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Cellphones Get Government Chips For Disaster Alert 374

Posted by timothy
from the shouldn't-the-opt-out-go-the-other-way? dept.
Jeremiah Cornelius writes "The chairman of the Federal Communications Commission, Julius Genachowski, said the Commercial Mobile Alert System that Congress approved in 2006 will direct messages to cellphones in case of a terrorist attack, natural disaster, or other serious emergency. There will be at least three levels of messages, ranging from a critical national alert from the president to warnings about impending or occurring national disasters to alerts about missing or abducted children. The alert would show up on the phone's front screen, instead of the traditional text message inbox, and arrive with a distinct ring and probably a vibration. People will be able to opt out of receiving all but the presidential alerts."
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Cellphones Get Government Chips For Disaster Alert

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  • by snsh (968808) on Tuesday May 10, 2011 @05:54PM (#36088466)

    Every Amber Alert I've seen was related to simple custody disputes among mothers, fathers, and relatives. The kids are not in real danger, but sometimes on TV they claim danger because the kid is on insulin or Ritalin or something.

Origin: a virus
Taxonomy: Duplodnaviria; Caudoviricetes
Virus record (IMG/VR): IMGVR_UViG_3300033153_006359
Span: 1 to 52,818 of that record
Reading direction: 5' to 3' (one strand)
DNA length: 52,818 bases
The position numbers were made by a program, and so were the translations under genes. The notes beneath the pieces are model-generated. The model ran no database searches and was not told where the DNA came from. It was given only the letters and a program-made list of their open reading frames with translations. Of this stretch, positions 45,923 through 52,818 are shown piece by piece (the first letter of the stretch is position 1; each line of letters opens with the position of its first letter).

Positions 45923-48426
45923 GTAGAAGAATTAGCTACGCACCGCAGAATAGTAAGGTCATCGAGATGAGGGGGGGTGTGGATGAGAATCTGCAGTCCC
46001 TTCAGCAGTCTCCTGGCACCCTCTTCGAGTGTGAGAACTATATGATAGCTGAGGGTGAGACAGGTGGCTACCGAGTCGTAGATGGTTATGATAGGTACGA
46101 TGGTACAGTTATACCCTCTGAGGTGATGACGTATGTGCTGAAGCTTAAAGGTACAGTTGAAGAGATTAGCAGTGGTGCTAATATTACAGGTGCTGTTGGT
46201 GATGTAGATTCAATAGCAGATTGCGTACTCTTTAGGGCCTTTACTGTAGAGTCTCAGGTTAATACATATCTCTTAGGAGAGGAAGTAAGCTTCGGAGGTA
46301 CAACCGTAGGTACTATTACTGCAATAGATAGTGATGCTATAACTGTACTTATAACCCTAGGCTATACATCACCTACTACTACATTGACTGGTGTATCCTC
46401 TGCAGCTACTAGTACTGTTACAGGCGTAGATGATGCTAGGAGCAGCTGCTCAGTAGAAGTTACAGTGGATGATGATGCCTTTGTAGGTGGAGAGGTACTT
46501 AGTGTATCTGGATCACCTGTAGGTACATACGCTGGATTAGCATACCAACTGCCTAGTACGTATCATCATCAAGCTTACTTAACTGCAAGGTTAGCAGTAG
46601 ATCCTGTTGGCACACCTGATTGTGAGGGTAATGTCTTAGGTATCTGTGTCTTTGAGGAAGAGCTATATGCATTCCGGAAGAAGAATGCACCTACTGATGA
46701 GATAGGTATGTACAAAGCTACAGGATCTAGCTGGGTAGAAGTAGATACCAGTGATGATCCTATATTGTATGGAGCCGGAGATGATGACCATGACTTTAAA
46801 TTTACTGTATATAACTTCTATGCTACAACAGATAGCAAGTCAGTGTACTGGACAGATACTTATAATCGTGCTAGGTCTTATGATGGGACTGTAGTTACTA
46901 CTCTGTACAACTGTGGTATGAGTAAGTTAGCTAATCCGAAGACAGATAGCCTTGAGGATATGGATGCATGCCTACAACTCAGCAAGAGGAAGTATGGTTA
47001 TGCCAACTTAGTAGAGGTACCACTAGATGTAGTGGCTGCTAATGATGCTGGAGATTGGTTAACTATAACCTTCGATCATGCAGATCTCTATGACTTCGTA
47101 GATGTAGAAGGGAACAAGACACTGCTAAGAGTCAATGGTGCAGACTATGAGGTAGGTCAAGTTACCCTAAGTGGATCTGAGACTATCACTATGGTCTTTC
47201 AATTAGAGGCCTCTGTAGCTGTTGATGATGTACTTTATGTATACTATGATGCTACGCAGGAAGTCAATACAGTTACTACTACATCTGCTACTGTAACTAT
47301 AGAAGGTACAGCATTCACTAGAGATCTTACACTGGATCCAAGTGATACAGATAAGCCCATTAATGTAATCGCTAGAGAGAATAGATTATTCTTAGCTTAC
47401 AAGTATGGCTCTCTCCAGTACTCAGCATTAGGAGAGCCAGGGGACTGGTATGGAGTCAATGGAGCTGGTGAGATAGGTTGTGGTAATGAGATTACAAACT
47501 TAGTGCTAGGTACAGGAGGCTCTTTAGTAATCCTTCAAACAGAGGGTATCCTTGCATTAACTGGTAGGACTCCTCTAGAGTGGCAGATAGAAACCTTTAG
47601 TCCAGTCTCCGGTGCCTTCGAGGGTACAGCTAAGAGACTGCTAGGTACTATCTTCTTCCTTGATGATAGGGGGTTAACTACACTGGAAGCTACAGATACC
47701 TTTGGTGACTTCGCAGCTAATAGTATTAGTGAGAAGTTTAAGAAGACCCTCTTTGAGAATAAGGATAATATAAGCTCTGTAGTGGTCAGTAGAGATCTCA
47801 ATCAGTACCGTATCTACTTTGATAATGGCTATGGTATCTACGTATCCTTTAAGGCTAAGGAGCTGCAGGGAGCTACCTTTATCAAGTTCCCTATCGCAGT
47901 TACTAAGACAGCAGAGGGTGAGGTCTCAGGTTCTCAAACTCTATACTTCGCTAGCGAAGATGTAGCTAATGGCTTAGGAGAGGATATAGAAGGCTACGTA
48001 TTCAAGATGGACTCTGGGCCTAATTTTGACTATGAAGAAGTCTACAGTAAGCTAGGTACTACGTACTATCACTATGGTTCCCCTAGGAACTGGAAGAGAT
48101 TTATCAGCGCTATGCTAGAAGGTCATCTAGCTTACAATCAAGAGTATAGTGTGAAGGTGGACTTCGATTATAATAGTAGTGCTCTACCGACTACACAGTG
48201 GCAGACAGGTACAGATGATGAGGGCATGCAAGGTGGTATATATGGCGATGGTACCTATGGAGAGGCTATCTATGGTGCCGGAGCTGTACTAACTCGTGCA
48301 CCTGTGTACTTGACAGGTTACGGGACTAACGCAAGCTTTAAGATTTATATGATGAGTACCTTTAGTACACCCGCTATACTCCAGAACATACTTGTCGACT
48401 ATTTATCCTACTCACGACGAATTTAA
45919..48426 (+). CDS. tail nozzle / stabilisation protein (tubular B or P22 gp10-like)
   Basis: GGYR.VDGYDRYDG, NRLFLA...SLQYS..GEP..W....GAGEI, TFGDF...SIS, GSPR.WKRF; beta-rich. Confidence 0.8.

• by QuasiSteve (2042606) on Tuesday May 10, 2011 @06:22PM (#36088746)

    The Netherlands has such a system on standard text messages. The broadcasting agency in question simply selects what region to broadcast an SMS-alert to, and all cellphones within that region (basically the ones currently registered to given towers) get the SMS if the user signed up for the type of alert in question (though some can override, i.e. in case of major disaster.. say a chlorine spill).

    Before the text messages, they used a different system - the SMS-cell broadcast channels. Many older phones are capable of receiving these, but most users aren't signed up for the channels in question. Many newer phones don't even offer an interface to this anymore. Hence the switch to SMS.
    Most of the channels are also not used by providers in NL. They figured out that they could get more money by offering information for-pay, or letting for-pay SMS operators pay them, than giving the information for free. I.e. current local time, weather, etc. The only one that seems to be consistently available is channel 050; area code. Even though NL hardly has area code segmentation anymore, and certainly not for cellphones, it's still reported, and crossing into some other municipality does cause a cell broadcast notification on my older phone.

    Long story short - why do they want a separate chip, exactly?

  • RAGE (Score:4, Informative)

    by OrangeTide (124937) on Tuesday May 10, 2011 @06:25PM (#36088774) Homepage Journal

    If they start testing it on my cellphone that often I'm going to pretty much go berserk.

  • by inputdev (1252080) on Tuesday May 10, 2011 @06:26PM (#36088784)
    wow, scary, thanks for the history lesson, I knew Hitler was big into TV, etc., but I didn't know about this. The link didn't work for me, though: http://en.wikipedia.org/wiki/Volksempfanger [wikipedia.org]
    I'm glad I'm not the only one that doesn't think this is "good for the people"
  • by AndroSyn (89960) on Tuesday May 10, 2011 @06:27PM (#36088798) Homepage

    Long story short - why do they want a separate chip, exactly?